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Diplomatic Studies

Uses of Force

| Filed under: Diplomatic Studies
Calhoun Cover

“Frederick S. Calhoun’s new book makes a timely and important contribution to examining one of the most serious questions confronting the nation’s foreign relations: When and how to use military force. By citing numerous examples from the past, Calhoun is able to show that there is an infinite variety of reasons behind, justification for, and consequences of, each decision to employ force abroad. The subject is of real contemporary significance as the United States and other nations in the post—Cold War age grapple with the question of under what circumstances the employment of military force may become necessary.

 


Trilateralism and Beyond

| Filed under: Diplomatic Studies, U.S. Foreign Relations
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Trilateralism and Beyond brings together a collection of essays by leading American, South Korean, and Japanese scholars that probe the historical dynamics formed and driven by the Korean security dilemma. Drawing on newly declassified documents secured by the National Security Archive’s Korea Project, along with new archival resources in China and former Warsaw Pact countries, the contributors examine the critical relationship between the United States and South Korea, exploring the delicate balancing act of bolstering the security alliance and fostering greater democracy in South Korea. The volume expands its focus to include Japan and a look at the history and future challenges of trilateral security cooperation on the peninsula; impending difficulties for security cooperation between the United States, South Korea, and Japan; and the trials that Russia and China have experienced in dealing with an often demanding, unpredictable ally in North Korea. The authors move beyond simple images of ideological support by the two great powers to draw a more complex and nuanced picture.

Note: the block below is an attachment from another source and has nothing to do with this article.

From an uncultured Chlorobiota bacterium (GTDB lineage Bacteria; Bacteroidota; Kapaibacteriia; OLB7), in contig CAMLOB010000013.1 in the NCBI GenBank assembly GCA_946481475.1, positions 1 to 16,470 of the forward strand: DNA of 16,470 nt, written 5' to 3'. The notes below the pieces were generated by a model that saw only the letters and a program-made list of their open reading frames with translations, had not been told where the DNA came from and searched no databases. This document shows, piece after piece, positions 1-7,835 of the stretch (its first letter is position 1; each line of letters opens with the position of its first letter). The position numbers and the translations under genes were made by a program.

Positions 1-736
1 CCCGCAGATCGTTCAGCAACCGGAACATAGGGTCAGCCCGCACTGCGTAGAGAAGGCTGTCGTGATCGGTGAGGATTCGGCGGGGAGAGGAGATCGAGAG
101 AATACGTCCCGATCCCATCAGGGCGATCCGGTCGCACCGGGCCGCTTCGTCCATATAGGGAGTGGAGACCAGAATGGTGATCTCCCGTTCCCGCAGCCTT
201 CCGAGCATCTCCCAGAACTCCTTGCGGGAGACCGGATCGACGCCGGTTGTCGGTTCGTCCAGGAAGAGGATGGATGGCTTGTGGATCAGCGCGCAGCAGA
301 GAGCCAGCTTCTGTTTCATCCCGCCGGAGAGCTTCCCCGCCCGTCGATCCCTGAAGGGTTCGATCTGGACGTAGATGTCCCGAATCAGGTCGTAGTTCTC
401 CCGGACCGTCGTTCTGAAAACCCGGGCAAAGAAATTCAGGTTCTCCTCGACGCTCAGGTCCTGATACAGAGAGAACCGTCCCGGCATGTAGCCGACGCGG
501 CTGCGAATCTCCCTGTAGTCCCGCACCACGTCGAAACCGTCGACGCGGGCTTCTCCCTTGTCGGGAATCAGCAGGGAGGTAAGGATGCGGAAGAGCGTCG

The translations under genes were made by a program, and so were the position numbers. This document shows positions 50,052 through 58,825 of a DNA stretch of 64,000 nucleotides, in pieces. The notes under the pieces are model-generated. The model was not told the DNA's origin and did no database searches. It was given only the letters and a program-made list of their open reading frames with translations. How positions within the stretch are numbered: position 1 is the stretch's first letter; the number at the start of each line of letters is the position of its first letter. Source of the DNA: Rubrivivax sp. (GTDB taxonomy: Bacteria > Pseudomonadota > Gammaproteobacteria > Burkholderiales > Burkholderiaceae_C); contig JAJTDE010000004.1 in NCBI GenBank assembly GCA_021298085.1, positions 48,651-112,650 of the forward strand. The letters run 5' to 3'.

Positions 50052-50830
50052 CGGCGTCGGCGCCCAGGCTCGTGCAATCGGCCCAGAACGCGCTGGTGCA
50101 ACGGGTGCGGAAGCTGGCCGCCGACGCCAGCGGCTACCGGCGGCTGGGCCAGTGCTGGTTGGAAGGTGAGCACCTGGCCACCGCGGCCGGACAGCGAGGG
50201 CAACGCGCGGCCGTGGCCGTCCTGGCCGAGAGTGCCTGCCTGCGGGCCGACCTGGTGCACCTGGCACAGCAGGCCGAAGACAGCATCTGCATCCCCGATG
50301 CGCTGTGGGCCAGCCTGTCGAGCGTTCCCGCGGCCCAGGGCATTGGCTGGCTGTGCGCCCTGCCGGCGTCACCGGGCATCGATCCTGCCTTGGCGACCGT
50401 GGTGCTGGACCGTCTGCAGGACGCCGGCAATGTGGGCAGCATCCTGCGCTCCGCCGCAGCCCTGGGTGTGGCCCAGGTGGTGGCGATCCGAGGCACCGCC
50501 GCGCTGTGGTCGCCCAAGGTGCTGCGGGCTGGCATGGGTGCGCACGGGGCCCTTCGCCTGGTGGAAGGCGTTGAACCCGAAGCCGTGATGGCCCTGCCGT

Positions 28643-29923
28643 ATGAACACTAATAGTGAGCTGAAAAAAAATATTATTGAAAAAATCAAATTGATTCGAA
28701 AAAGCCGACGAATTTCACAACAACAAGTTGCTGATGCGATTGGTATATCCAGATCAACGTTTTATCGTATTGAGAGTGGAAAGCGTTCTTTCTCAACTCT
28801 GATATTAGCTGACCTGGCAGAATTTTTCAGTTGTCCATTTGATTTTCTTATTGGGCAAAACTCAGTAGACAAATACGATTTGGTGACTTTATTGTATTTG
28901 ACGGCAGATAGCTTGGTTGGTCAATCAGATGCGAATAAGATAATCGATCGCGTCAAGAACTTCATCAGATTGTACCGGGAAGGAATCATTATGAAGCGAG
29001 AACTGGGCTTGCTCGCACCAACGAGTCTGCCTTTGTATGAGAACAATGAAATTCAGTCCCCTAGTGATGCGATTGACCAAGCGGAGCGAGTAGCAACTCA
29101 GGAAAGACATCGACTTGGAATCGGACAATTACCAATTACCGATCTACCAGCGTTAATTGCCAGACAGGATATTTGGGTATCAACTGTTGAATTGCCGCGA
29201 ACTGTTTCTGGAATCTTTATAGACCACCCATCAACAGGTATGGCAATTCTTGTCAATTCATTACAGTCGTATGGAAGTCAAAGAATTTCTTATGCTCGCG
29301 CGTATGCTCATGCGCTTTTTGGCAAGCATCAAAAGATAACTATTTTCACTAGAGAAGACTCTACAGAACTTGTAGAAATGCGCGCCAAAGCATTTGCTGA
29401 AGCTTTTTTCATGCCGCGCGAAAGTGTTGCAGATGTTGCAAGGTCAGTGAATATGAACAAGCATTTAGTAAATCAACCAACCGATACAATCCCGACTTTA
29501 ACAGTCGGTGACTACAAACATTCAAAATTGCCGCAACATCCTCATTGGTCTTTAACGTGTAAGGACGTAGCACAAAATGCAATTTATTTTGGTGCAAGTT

Arguing Americanism

| Filed under: Diplomatic Studies, History, New Studies in U.S. Foreign Relations
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Since World War II, American historians have traditionally sided with the Loyalist supporters, validating their arguments that the pro-Nationalists were un-American for backing an unpalatable dictator. In Arguing Americanism, author Michael E. Chapman examines the long-overlooked pro-Nationalist argument. Employing new archival sources, Chapman documents a small yet effective network of lobbyists—including engineer turned writer John Eoghan Kelly, publisher Ellery Sedgwick, homemaker Clare Dawes, muralist Hildreth Meière, and philanthropist Anne Morgan—who fought to promote General Franco’s Nationalist Spain and keep the embargo in place.

 


The Birth of Development

| Filed under: Diplomatic Studies, New Studies in U.S. Foreign Relations, U.S. Foreign Relations
Staples Book Cover